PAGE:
|"Where did these cars come from?"|
I worked in Korea for 26 months. Our team worked to transform one of Korea’s largest public companies. We used innovation as a lever to engage employees and open the organization to new possibilities. The more I understood what was happening outside our office the more effective I became inside.
Gangnam Style lays open the schizophrenic culture of Korea.
I don’t claim to be an expert in interpreting Gangnam Stlye. There are many others who have done this. What I do see is that Psy is bringing out the vast cultural under currents in Korea. For example, the video opens with him playing on a beach, which turns out to be a children’s sand box. This is interpreted as a caricature of life in Gangnam where material excess is nothing more than a hollow imitation of hollow lives.
Psy has a point. I have worked in most regions of the globe and I can’t think of a country with as much internal turmoil as Korea; turmoil that could explode. Let’s take a brief look at modern Korea.
In 1960 the average per capita income of Koreans was $100. Today (although I see lots of different figures) that number is in the range of $30,000 – compare that to something like $40,000 in the US. The exact figures aren’t important. What is important is the rocketing economic growth that took place in Korea over just a few decades. The most accelerated time of growth was 1960 to 1997 – this is known as the Miracle on the Han (the river that runs through Seoul and much of the country). Since 2000 the Korean economy has had steady annual growth - in the 2% to 4% range. Korea is now the 15th largest economy in the world.
Just think of what this exceptional economic growth means to this country of 48,000,000 people and the impact it is having on a country that is now experiencing aging at a pace that is unprecedented in human history. The percentage of Koreans 65 (born in 1947 or earlier) and above has sharply risen from 3.3% in 1955 to 10.7% in 2009. Korea's population shape has changed from a pyramid in the 1990’s to a diamond in 2010. The top of the diamond is an aging class that knows starvation and poverty coming out of the Korean War; the young class knows prosperity and the materialism of the west; people torn between these two worlds populate the middle of the diamond.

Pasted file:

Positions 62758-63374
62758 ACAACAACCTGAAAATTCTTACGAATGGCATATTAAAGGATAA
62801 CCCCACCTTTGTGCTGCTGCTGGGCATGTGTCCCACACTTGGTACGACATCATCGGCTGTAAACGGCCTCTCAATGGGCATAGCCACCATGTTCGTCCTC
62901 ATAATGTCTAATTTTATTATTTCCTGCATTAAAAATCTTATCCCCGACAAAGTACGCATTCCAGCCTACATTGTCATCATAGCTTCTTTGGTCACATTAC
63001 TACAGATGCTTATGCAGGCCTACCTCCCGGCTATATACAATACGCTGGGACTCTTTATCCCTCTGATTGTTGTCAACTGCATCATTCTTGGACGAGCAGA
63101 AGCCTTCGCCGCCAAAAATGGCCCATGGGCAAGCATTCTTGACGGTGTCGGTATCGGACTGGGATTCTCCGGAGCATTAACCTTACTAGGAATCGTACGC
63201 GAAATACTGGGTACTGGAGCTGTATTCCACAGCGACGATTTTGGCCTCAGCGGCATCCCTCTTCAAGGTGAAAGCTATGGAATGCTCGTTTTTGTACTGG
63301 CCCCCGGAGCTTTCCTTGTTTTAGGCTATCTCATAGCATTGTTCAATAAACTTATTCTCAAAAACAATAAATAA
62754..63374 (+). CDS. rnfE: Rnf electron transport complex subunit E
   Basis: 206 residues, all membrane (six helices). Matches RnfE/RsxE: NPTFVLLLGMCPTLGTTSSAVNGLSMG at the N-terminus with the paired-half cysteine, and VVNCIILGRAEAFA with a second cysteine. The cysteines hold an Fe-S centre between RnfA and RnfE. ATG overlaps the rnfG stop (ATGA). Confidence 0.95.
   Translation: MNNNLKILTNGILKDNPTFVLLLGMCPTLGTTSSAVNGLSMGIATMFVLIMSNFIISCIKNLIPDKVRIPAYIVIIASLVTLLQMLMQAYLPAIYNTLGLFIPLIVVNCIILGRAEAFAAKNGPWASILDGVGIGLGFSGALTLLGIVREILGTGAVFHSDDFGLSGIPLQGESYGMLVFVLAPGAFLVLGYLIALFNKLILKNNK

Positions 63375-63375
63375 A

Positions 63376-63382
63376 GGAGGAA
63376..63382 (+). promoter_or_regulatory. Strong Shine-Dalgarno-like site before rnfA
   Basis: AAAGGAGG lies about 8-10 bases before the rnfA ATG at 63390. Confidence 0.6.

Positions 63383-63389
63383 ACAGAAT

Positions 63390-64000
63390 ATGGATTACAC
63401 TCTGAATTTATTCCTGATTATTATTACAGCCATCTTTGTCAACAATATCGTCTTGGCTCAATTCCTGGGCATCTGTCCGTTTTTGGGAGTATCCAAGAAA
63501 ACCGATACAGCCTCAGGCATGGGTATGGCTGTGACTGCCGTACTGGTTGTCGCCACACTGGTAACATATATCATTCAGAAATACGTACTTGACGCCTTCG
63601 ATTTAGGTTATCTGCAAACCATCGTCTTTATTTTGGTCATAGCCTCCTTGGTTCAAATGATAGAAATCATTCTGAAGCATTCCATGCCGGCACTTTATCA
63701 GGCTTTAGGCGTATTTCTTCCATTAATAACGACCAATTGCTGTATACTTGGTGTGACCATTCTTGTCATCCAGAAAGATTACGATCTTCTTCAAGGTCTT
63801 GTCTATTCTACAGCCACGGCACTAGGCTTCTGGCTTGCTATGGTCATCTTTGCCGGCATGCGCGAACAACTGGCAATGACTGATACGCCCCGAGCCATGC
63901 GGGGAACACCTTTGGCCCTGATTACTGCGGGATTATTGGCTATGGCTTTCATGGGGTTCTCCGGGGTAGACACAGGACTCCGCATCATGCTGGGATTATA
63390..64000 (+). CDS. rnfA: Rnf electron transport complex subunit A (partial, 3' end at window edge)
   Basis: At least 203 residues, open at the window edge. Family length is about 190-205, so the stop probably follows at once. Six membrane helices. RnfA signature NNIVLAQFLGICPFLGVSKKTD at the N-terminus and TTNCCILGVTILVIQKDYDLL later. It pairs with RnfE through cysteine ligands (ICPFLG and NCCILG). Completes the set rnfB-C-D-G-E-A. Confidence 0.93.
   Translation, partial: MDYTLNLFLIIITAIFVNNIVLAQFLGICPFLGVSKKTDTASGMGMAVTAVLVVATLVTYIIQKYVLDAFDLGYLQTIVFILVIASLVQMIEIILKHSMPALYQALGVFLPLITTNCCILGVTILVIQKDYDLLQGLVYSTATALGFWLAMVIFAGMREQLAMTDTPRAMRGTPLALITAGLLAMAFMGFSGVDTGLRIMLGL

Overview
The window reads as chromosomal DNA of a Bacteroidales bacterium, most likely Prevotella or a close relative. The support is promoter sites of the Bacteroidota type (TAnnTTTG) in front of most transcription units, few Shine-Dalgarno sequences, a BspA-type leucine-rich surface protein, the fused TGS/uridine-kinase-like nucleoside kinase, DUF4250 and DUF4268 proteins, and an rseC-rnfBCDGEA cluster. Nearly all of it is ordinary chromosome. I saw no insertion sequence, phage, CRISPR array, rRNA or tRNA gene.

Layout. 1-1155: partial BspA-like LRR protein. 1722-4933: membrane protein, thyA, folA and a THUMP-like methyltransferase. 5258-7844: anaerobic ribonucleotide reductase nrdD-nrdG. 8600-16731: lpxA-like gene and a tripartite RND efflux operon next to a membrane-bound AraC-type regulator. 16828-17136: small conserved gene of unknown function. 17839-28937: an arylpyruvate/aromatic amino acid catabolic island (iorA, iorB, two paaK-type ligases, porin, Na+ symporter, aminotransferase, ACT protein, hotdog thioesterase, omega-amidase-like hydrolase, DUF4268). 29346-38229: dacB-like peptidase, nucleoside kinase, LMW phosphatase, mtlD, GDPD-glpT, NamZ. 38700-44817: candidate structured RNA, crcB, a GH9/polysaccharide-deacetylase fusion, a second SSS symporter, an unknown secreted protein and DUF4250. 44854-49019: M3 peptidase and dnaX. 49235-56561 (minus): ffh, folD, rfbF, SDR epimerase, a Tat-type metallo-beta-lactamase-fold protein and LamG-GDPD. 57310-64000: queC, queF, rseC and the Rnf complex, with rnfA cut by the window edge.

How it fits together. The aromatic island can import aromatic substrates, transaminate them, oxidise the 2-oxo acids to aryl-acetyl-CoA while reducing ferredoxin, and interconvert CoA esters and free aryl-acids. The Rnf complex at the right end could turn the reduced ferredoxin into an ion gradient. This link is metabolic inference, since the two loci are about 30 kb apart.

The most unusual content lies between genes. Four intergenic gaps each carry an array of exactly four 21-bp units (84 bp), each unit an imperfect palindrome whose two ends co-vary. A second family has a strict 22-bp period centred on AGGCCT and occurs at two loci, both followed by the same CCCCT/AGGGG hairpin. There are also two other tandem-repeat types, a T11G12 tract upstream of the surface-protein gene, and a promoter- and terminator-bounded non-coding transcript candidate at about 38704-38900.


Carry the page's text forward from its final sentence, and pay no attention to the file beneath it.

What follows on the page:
Although the middle is torn, it is also the layer that keeps the country politically stable and economically prosperous. Above them are their parents who rarely greet their peers with: “How are you?” It’s more likely that they ask, “Did you eat today?” The parents are steeped in the teachings of Confucius with its hierarchy of respect and deference flowing from king to teacher to father.
Below the middle are the youth. This is a wholly brand conscious, hip layer that is rejecting the past. They see that their parents and other elders have sacrificed but now the young want to benefit from the prosperity of the nation. Big shifts are evident in the attitudes of women who are well educated, have good jobs, and resist giving up Zara and Gucci for marriage and children. Oh yes, obesity is becoming an issue as abundance and western food chains hit the streets.
The people in the middle recognize the strictness of the past. They want to tone down the education system where scholastic high school seniors study 18 hours a day 7 days a week. They also recognize that deference to the ideas and traditions of their elders is not progressive. This is an anachronistic society. The middle has to tie together kimchi (vegetables marinated underground for a year) and street carts with bullet trains and 103% penetration of cell phones.
So, when I see Psy in his energetic gyrations I see someone who is channeling the undercurrents in his country.
Where’s it going? I don’t know. The top of the diamond is stifling; the bottom of the diamond is unstable; the middle is getting tired of the straddle. Soon Korea will need another Miracle on the Han.
Oh well, don’t worry; be happy; watch Gagnam Style.